Every organic gardener knows that compost is much better for plants than inorganic fertilizers. The compost is carefully made by combining “browns” (high-carbon fibrous ingredients like fallen leaves) with “greens” (high-nitrogen ingredients like animal manure, green grass clippings, etc.) then waiting as microbial growth heats the pile. After turning and aerating for a few weeks, the rich, brown compost is teeming with soil and absorbs water like a sponge. It’s great for plants since the tilth of the soil is improved and the balance of nutrients is perfect for the plants.
People have been using these techniques since time immemorial.
Factory-scale mechanized farming is less conducive to this labor-intensive, time-consuming process. Large machinery distributes concentrated chemicals which provide nitrogen, phosphorus and potassium to huge fields. This has provided high yields which feed the increasing population. The downside is gradual destruction of soil fertility and tilth and pollution of ground water and eventually ocean dead zones.
Russia is a huge exporter of chemical fertilizer. The sanctions on Russia due to its invasion of Ukraine is driving up the price.
**Record Fertilizer Prices Drive Investors, Farmers to Microbes**
**Startups pitch alternative fertilizers for crops as a cheaper and more environmentally friendly option**
**By Patrick Thomas and Amrith Ramkumar, The Wall Street Journal, Apr. 30, 2022**
**Startups marketing alternative crop fertilizers said they are gaining traction among U.S. farmers and investors, pitching themselves as a potentially cheaper option as prices for traditional [chemical] fertilizers surge....**
**Companies such as Pivot Bio, Kula Bio and Anuvia are pushing development of farm fertilizers by harnessing microbes or plant-based products to deliver nutrients that corn and other crops need. They aim to replace traditional fertilizers produced from natural gas [ammonia-based nitrogen fertilizers] or mined underground [phosphate and potassium], prices of which have hit records this year due to supply-chain constraints and Russia’s war on Ukraine....**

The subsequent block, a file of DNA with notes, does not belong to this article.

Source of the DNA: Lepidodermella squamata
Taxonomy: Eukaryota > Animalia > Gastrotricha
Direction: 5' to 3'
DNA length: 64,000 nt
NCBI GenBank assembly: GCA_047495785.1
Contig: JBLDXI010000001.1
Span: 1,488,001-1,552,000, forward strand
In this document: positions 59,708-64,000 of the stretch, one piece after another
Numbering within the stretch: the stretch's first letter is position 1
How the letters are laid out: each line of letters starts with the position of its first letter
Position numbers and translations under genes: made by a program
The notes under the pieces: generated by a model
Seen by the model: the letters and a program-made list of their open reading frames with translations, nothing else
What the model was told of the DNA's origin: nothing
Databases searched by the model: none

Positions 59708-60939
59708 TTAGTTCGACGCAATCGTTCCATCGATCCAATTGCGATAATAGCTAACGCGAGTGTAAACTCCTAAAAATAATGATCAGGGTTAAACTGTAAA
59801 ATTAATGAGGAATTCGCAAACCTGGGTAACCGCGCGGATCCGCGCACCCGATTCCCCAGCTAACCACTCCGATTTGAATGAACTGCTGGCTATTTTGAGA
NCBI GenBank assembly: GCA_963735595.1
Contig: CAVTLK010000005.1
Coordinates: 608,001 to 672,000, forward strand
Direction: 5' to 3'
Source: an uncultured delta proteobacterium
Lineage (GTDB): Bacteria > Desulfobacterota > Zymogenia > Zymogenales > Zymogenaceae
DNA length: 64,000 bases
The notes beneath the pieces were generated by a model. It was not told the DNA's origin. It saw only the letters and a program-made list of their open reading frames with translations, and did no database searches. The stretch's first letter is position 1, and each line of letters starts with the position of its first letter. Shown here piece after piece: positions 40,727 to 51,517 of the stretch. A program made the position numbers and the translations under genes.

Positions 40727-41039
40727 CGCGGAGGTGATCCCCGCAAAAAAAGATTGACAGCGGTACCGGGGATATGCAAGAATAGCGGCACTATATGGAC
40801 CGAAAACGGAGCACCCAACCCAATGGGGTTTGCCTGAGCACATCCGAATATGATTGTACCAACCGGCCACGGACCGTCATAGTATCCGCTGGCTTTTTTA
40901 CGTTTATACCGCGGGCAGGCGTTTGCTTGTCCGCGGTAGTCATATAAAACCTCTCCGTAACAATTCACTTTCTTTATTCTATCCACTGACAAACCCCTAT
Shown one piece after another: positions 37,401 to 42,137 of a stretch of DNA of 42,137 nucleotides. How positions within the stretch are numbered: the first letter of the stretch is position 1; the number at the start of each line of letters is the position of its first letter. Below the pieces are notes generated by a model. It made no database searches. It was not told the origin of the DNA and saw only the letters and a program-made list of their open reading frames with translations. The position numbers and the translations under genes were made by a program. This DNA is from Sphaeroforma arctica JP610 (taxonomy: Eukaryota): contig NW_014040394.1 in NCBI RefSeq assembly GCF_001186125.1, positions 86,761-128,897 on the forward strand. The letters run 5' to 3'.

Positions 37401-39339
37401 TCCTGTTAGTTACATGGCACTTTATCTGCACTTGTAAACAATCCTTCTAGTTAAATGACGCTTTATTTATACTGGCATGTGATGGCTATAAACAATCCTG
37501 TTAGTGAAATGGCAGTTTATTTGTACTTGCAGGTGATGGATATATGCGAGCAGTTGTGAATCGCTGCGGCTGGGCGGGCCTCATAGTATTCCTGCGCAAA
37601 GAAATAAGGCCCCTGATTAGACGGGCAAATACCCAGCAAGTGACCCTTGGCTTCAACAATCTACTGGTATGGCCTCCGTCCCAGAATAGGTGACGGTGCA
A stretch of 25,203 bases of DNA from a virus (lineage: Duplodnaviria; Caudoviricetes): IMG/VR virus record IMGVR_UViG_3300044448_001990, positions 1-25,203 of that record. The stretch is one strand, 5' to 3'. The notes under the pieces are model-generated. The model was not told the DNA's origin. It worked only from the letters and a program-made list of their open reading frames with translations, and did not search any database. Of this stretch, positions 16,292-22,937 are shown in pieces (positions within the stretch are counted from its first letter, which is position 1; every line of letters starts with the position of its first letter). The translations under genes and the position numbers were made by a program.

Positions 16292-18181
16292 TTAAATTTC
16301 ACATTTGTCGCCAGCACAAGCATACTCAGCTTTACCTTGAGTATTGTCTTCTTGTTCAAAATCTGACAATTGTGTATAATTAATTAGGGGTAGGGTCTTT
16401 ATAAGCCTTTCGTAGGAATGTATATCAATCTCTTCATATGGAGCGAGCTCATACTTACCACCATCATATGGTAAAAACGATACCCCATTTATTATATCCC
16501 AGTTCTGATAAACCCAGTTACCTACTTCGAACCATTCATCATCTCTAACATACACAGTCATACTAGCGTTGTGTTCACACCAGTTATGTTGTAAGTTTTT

**Pivot develops microbes that can be applied to fertilize crops.... Traditional [chemical] fertilizer makers said microbe-based alternatives are promising but can’t fully replace existing products. While emerging alternatives can offset some nitrogen-based fertilizers, they don’t replicate others such as potash and phosphate...** [end quote]
Many industrial sectors, such as factory farming, produce gigantic amounts of waste material (animal manures) that could be used as fertilizer if only there was a way of transforming it and transporting it in the forms and quantities the factory farms need. Part of the problem of any biological-based process is that the majority of the mixture is water which must be separated eventually. That’s why algae-based fuels are not economically feasible.
I hope that the new microbe-based fertilizers find a use, perhaps in organic farming.
As a home gardener, I get best results from a combination of compost and Miracle Grow which contains many trace micronutrients as well as the standard N-P-K formulation.